Study Finds Mobile App Speeds Treatment For Heart Attack Patients
March 17, 2015
CodeHeart, developed at MedStar Washington Hospital Center, allows instantaneous interaction for doctors to make life-saving decisions
Washington, D.C., March 17, 2015 – A new study has found that a mobile app conceived at MedStar Heart & Vascular Institute at MedStar Washington Hospital Center is allowing heart attack patients to be treated more quickly – some an average of 30 percent faster -- reducing potential heart damage.
The app, called CodeHeart, allows hospital interventional cardiologists to securely view a patient’s condition in real time, while simultaneously speaking with a physician at an emergency department that is referring the patient for further treatment. CodeHeart also allows physicians to view a live, secured video feed containing vital signs and test results, such as electrocardiograms. Previously, those test results were faxed, a process that could take 10 minutes or more – one example of how time savings were achieved.
“When it comes to treating a patient who appears to be suffering from chest pain or other heart attack symptoms, every second counts,” said Lowell F. Satler, MD, director of Cardiac Catheterization Laboratory at MedStar Heart & Vascular Institute. “CodeHeart helps us provide optimal care as quickly as possible and effectively treat every heart patient who comes to our facility.”
Using CodeHeart improved results for a key measure of the effectiveness of the treatment of heart attack patients with ST-segment elevation myocardial infarction, according to a recent study published in the journal Cardiovascular Revascularization Medicine. The measure, called door-to-balloon time, tracks the time from a patient’s arrival at the hospital to the time he/she receives intervention, such as angioplasty, which uses a balloon to open up a blocked blood vessel. The longer the door-to-balloon time, the greater the chances of damage to the heart muscle.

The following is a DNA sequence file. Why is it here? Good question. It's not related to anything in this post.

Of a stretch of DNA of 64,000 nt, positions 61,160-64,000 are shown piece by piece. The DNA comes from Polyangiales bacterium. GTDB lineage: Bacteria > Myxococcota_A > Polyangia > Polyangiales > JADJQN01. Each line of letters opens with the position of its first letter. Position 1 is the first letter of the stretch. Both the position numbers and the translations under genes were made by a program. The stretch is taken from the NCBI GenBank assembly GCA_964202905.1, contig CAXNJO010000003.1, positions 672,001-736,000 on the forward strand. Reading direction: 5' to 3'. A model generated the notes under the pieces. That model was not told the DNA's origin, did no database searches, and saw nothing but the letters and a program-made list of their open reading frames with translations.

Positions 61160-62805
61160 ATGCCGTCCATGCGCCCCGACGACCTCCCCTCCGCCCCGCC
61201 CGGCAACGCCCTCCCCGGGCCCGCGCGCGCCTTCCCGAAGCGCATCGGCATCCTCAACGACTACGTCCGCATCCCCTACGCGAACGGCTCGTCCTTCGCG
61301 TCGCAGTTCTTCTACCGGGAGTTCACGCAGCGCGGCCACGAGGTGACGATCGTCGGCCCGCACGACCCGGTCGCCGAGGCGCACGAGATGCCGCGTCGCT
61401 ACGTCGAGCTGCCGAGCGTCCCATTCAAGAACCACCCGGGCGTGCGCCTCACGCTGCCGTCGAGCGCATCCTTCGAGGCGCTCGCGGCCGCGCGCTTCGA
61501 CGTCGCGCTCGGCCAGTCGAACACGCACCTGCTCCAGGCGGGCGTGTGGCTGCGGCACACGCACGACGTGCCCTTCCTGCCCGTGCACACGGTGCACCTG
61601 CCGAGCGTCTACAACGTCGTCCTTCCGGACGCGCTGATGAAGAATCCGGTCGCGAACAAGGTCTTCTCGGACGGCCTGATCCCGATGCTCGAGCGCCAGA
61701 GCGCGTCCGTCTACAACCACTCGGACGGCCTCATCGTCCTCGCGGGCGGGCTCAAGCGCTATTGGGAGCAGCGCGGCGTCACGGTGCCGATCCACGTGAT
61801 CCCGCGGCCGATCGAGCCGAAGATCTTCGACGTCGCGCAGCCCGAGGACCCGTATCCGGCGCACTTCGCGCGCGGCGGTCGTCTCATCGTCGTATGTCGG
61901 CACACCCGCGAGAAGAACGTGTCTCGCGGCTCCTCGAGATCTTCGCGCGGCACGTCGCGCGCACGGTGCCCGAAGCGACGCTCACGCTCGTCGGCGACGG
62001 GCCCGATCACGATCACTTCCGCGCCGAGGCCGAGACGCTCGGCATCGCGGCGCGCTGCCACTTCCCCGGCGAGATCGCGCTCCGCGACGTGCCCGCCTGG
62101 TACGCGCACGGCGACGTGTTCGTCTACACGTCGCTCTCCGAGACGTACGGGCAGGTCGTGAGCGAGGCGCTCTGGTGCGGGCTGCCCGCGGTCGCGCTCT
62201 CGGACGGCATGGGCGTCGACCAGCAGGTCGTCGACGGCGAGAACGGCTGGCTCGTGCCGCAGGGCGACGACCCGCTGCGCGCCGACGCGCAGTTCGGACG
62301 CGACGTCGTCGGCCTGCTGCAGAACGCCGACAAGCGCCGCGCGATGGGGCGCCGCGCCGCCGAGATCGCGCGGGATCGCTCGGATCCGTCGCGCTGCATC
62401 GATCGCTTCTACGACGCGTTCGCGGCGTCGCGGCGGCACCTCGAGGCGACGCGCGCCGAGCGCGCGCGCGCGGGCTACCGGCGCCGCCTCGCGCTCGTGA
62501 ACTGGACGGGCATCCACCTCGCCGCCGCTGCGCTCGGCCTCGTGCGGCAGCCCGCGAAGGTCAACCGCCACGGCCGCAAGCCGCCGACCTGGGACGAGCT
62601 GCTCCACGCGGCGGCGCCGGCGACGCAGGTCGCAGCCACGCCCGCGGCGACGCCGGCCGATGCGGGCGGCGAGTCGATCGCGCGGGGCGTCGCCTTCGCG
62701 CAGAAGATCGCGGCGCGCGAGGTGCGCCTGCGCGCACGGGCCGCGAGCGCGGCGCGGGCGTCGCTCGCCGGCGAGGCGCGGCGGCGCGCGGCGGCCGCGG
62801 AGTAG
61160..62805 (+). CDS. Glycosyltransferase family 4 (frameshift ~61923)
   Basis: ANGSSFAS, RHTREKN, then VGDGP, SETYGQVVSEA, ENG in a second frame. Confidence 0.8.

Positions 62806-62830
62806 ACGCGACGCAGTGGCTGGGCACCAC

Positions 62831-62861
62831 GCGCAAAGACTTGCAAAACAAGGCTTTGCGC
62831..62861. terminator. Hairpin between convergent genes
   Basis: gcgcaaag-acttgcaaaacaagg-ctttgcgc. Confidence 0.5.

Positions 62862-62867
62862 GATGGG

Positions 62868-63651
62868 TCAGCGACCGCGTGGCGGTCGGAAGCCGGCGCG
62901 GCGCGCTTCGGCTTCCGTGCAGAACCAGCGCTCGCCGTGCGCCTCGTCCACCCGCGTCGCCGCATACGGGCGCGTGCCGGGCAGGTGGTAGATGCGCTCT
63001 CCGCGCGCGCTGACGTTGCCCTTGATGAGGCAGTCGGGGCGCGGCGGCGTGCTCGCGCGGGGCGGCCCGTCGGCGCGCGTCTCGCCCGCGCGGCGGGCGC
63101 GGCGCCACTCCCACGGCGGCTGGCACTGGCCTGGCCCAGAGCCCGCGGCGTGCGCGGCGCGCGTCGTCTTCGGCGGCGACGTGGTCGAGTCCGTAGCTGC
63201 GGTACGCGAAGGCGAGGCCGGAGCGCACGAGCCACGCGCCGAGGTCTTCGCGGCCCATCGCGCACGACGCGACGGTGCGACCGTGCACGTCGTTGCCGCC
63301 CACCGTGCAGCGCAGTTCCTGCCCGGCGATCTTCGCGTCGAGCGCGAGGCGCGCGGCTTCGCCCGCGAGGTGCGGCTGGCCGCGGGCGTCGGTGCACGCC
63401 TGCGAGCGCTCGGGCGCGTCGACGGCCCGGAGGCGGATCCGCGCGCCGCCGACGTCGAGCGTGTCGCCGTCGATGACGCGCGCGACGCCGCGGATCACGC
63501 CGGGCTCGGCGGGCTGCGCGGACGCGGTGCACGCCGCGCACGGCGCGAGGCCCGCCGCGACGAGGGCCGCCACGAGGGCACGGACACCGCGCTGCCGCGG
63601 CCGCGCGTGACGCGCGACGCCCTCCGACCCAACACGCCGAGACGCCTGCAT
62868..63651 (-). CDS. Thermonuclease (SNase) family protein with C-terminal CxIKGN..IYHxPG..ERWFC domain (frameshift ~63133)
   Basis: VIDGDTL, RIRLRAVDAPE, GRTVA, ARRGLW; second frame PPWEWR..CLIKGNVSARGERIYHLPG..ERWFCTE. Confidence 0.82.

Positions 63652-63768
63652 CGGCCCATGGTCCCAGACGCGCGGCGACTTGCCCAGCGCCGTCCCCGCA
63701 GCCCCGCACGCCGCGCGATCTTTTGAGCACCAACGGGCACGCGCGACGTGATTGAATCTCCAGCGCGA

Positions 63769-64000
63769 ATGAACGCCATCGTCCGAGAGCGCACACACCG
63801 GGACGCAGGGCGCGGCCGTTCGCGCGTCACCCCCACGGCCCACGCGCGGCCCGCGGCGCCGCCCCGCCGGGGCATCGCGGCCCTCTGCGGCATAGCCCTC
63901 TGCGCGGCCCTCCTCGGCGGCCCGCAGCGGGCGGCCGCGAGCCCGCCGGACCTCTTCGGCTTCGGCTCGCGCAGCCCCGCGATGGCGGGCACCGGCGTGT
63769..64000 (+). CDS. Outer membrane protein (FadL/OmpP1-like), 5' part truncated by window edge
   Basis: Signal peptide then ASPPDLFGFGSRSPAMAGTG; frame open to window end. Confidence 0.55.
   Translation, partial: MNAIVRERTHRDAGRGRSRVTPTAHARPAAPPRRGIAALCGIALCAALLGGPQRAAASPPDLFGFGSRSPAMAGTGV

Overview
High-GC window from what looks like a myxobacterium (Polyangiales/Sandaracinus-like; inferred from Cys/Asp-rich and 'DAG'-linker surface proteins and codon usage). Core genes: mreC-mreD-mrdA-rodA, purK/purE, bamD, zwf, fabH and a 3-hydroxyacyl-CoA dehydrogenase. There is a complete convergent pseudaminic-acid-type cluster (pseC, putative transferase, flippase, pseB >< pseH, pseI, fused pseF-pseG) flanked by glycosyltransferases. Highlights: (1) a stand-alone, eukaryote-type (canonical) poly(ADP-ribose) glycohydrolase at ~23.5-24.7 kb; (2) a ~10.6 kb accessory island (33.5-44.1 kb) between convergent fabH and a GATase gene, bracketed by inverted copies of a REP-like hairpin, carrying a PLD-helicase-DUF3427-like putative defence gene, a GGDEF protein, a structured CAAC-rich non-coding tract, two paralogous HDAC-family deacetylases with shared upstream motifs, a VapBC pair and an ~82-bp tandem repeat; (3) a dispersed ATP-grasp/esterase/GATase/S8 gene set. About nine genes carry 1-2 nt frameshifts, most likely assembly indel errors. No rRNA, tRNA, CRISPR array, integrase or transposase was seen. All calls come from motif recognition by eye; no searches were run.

In cases where CodeHeart was used, door-to-balloon time was reduced from 149 minutes to 103 minutes, according to the study.
As a patient is in transit, the hospital team can guide first responders on interim care, as well as mobilize and prepare teams for treatment once the patient arrives, saving time. MedStar Heart & Vascular Institute, a leader in heart treatment, serves patients from hundreds of miles around Washington.
The application has been in use for several years at the hospital, which was developed by Dr. Satler, through collaboration, first with AT&T™ and now with Vidyo. It is currently being used at 10 area hospitals which refer patients to MedStar Heart & Vascular Institute.
“This is an exciting advancement for MedStar Heart & Vascular Institute and our community,” added Dr. Satler who is the study’s co-author. “Through technology like this, we are able to save more lives and achieve faster treatment times than we could have imagined five or ten years ago.”
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